On the way back to the hostel I decided to get dinner at a place I'd read about in a wikitravel guide of Gdansk. It was called Bar Neptune, and was in the old town, which I'd been through in the morning, so I knew how to get there. Apparently it was a legacy of the Communist times, and therefore should've been cheap. I didn't think it was that cheap, admittedly it was a decent size, but basically they have the meals on plates, on display and you choose one. They didn't speak English so I had to take a chance, and on top of that I think they then reheated it in the microwave. Anyhow, it was ok, it was potatoes, ham and some other stuff.
The next day was dedicated to visiting Egiertowo - where my ancestors were from. I got going reasonably early, but somehow made a wrong turn. After enquiring at a Police station I passed, I got on the right track and caught the 9:30 bus, which was the first for the day. It was an experience catching a bus to a rural place in Poland, but I made it. I went about exploring when I got there, admittedly it was a small stretch of road with a couple of roads coming off it. One good thing I discovered was that there was a map on a billboard which helped. I discovered an old cemetery in a bush off one of the side roads. At the gate was 1868, but it was pretty grown over with shrubs and growth, and I couldn't find any names on headstones. There wasn't much else there, but I decided to chat to a local and see what they could tell me, so I went into a restaurant that was there, armed with a crudely drawn family tree and pictures of a church and headstones. It worked well- they told me there was no church in Egiertowo but the next village back did - which I'd seen on the way there. Since the first bus back wasn't until 2:24pm, I had time to kill anyway, so I set out on the 3-5km walk to the next town. I got there, went to the church, which I assume was a Lutheran church based on the shape of it. Unfortunately there was no one there to ask questions of, but there was another conveniently located billboard map which showed me that there was a cemetery nearby. I proceeded there, but it was a fairly modern cemetery and all the names were Polish vs. Germanic. Anyhow, I walked back to the main road and saw a sign for a Skelp - which I've worked out means shop, so I found that and bought some lunch - a snickers bar, some chips and vanilla dessert thing, and then went to the bus stop (in that town, not back in Egiertowo) and sat down and ate lunch and read my book for probably about an hour.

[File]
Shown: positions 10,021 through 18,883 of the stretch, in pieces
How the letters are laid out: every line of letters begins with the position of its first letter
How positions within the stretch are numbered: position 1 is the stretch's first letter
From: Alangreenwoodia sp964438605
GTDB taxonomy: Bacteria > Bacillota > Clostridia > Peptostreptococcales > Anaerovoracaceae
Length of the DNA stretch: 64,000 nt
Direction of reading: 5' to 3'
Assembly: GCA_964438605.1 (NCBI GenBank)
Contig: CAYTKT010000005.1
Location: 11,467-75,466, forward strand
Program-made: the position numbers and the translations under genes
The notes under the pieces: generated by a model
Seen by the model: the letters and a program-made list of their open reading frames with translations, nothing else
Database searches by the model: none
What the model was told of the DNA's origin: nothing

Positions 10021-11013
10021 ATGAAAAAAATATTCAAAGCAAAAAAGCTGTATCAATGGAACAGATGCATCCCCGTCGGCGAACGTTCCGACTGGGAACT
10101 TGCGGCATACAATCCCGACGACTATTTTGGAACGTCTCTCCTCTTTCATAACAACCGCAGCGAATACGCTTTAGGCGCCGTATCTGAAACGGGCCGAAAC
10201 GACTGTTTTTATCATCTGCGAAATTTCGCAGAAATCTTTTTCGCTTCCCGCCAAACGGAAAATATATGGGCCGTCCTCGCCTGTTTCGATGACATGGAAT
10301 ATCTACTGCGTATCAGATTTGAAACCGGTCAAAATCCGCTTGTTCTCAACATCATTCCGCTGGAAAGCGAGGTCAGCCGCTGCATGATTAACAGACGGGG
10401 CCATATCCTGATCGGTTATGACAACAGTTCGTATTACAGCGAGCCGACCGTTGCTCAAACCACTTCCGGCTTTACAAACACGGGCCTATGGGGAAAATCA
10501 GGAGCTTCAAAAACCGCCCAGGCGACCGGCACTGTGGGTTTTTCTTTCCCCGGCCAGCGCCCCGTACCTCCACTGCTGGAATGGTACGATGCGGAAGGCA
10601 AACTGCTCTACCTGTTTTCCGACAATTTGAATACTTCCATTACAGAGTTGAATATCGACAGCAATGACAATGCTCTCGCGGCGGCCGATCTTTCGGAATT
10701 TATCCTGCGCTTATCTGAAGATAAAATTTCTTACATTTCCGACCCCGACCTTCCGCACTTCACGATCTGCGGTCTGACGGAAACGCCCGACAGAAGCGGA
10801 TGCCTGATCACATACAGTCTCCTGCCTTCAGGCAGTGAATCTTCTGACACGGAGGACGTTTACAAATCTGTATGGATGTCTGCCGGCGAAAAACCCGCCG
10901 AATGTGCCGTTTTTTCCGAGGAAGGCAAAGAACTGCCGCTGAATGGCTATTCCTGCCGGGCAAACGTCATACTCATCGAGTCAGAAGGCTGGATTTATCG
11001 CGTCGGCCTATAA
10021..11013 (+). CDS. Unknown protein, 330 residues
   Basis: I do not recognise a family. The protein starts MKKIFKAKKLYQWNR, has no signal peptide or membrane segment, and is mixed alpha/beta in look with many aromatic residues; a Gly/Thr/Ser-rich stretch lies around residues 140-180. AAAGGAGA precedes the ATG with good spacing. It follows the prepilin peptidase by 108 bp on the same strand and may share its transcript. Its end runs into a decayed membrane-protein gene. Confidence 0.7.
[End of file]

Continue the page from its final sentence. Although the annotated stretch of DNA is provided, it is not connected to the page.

On returning to Gdansk, I went and sorted my train to Krakow for the next day, and then also the train later to Prague.
I went back to the hostel, packed my bags ready for the early start the next day, then booked my accommodation for Krakow and Prague. After that I was ready for dinner so I asked where a good place for traditional Polish food was, they recommended I walk along the river which went past our hostel and there were some places near the old town - so I did that and found a nice place - complete with a hot waitress that spoke English, and later on discovered there was a huge snake in a window in the floor. I went for a beef stroganoff soup and a dumplings with mushroom sauce. Both were rather nice and didn't break the bank.
After that I went back and hit the sack, waking up rather early, like 5:30am but I got up because I didn't want to go back to sleep and risk not getting up. I got myself sorted after a shower etc and made my way to the train station, grabbing a small McMuffin for breakfast once I got there. Hopped on the train for Krakow...
Thoughts so far - I thought I'd done a good job at minimising my packing, but it still feels as though I'm lugging the kitchen sink. Some of the problem being I brung some little pocket-sized books as I figured they'd be nice and portable, of course until I read them and then store them accordingly, they get in the road.
I'm a little worried about my lack of passion... Malbork castle left me luke-warm, similarly going to Egiertowo left me questioning whether I'm just trying to be some sort of hero, my appetite comes and goes, and then there is the fact that Poland is full of hot women, but my interest comes and goes there too.
Anyhow, tune in for the next instalment - Krakow.